Bond through life passages — 29 October 2003
Keep your love alive while raising your children

Keep your love alive while raising your children

Some partners come to couples_ therapy with the primary concern about
their weakened love connection. “We don’t have what we used to have with
each other” “we hardly ever make love”, “she is not interested in
spending time with me”, “he is seldom physically affectionate with me”,
they say.

When questioned as to the timing of the change, many couples date it to
the arrival of the children. “Before the birth of our first child we had

a great relationship, we had fun and were really in love. Since then we
have been so busy, overworked and exhausted that all our energy is spent
and nothing is left for us.”

These couples have allowed their lives to rob them of the preciousness
of their connection with each other. It is their failure to set
priorities that tripped them.

There are many other couples who are two career mates, parents and even
active in the community who do succeed in keeping their flame alive.
They cherish their connection and guard against losing it. They also
know that through their loving and tight bond, they assist each other in
coping with life and being more effective parents. The love bond
empowers them to succeed in whatever they do.

When the couple’s relationship is put on hold for twenty years or so,
the resulting estrangement may be difficult to overcome. Those pairs who
neglected their connection, may find themselves having to make hard
choices once the children are gone. Some of them settle for being
housemates and business partners. Some divorce because they still desire
intimate love and romance. Some end up in a less than amicable
relationship where both are miserable, yearning for love but unable to
attain it.

All these options are less than desirable. There is no reason why
couples who love each other should not be able to savor this love
throughout their years together.

Taking time to talk to each other daily, touch, hug, cuddle, create
parting and reuniting loving messages, praise each other, and share
laughter-take very little time. It does require, however, couple-mindedness.

Your relationship has to be your highest priority in life, not the job,
the bills, your hobbies, or even the children. A couple who gave up
being together on a conference trip because they had to drive the kids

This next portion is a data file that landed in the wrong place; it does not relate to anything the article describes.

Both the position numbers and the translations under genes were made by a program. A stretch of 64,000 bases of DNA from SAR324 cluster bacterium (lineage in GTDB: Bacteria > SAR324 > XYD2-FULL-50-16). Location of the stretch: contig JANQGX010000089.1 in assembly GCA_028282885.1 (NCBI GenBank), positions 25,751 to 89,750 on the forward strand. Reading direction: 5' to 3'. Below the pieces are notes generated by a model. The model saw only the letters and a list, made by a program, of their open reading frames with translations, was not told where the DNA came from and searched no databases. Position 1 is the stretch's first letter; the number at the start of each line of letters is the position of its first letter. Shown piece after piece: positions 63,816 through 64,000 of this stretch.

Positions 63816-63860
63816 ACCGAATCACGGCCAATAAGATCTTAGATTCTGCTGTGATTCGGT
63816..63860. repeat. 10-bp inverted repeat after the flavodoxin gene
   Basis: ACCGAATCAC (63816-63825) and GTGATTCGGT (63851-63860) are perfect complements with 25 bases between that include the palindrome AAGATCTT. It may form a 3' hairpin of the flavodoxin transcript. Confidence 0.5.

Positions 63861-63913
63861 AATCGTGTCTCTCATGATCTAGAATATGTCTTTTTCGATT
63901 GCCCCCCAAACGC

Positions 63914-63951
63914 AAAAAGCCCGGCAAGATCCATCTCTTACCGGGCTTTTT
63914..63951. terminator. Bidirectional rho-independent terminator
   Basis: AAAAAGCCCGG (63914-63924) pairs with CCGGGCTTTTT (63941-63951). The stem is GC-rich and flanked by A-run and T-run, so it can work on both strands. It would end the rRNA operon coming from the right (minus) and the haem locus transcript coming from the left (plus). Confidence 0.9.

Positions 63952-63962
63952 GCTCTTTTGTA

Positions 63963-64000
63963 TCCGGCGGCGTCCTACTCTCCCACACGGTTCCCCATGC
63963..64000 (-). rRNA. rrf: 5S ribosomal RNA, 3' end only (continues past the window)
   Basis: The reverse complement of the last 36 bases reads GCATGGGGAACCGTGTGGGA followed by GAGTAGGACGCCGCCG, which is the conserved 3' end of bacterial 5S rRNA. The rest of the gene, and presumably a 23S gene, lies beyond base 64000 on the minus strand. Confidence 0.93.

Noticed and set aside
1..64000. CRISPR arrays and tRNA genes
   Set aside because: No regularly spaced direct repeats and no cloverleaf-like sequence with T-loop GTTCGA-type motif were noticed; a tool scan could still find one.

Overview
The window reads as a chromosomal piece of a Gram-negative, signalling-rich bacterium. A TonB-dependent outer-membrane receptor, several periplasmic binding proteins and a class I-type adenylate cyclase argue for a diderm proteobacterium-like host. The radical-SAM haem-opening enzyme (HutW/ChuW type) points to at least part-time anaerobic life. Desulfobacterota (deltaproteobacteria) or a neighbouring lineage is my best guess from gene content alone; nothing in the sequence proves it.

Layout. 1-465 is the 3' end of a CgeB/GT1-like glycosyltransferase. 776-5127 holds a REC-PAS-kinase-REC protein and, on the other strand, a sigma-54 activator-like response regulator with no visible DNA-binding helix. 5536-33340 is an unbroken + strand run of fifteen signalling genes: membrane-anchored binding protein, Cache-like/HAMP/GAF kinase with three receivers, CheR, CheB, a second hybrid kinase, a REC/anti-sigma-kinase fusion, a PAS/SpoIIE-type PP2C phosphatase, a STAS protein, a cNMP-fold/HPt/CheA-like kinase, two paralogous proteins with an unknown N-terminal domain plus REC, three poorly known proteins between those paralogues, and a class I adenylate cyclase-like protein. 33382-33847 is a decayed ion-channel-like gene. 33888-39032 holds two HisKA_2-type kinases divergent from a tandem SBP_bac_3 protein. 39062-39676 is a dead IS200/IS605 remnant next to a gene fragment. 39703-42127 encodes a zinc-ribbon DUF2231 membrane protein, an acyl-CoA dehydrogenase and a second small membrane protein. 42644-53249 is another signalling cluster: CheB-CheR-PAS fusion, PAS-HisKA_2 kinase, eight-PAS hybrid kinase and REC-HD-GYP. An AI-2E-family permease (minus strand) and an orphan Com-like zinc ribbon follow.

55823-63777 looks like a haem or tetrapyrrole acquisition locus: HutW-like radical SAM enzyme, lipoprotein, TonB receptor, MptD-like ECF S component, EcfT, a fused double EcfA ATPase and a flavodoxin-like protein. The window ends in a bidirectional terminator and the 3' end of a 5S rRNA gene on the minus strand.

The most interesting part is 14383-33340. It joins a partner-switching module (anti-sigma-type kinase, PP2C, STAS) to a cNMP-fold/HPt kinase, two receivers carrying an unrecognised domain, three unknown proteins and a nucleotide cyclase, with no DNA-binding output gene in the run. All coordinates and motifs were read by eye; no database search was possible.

to their games on the weekend, made a bad choice. It is certainly very
important to be good parents, to facilitate the children’s social and
athletic endeavors, but those are not incompatible with safeguarding the
couples_ intimacy.

Parents who abandon their love “for the children”, are doing a great
disservice to their youngsters. They may even leave their children with
the impression that adulthood is a very burdensome and unattractive part
of life.

Children are our products, our responsibility and our treasures. We
chose to bring them to the world for greater joy. We did not intend to
have them terminate our state of “couplehood”.

Parenthood is a phase of expanding the family, not the demise of the
primary bond. When a nucleus of a cell in the body dies, so does the
cell. When mates neglect their union, the whole family fails to thrive.
An overworked and overwhelmed parent is not a fun parent.

Children are visitors at our homes for about eighteen years; they are
loved, fed, nurtured and guided to autonomy. When they are launched, we
hope to be left, as we were prior to their arrival, a loving couple on
our life’s journey together.

To achieve this you need to:

® Make your partner your first priority in consideration, attention,
time and kindness. Your capacity to be an excellent parent will only be
® Avoid having life’s demands hinder your intimacy with your mate.
® Raise your children well and gift them with a great role model for a
loving, committed and healthy relationship.
® Loving behaviors, tender actions and kind words toward your mate need
not be time consuming or exhausting. In fact, they are the empowering
building blocks of a solid family.
® Love your mate and your children. They are not mutually exclusive.
® Make time for love and it will stay with you for a lifetime.

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About Author

Offra Gerstein, Ph.D. is a licensed psychologist in clinical practice in Santa Cruz, California for over 25 years, and specializes in relationship issues for couples and individuals for improved quality of life. Her work includes: mate selection, marriage, long term relationships, gay and lesbian couples, work relationships, parenting issues, family interactions, friendships, and conflict resolutions. Offra has lectured extensively to various groups, conducted support groups for several organizations, and has been writing a weekly column "Relationship Matters" for the Santa Cruz Sentinel since 2001.

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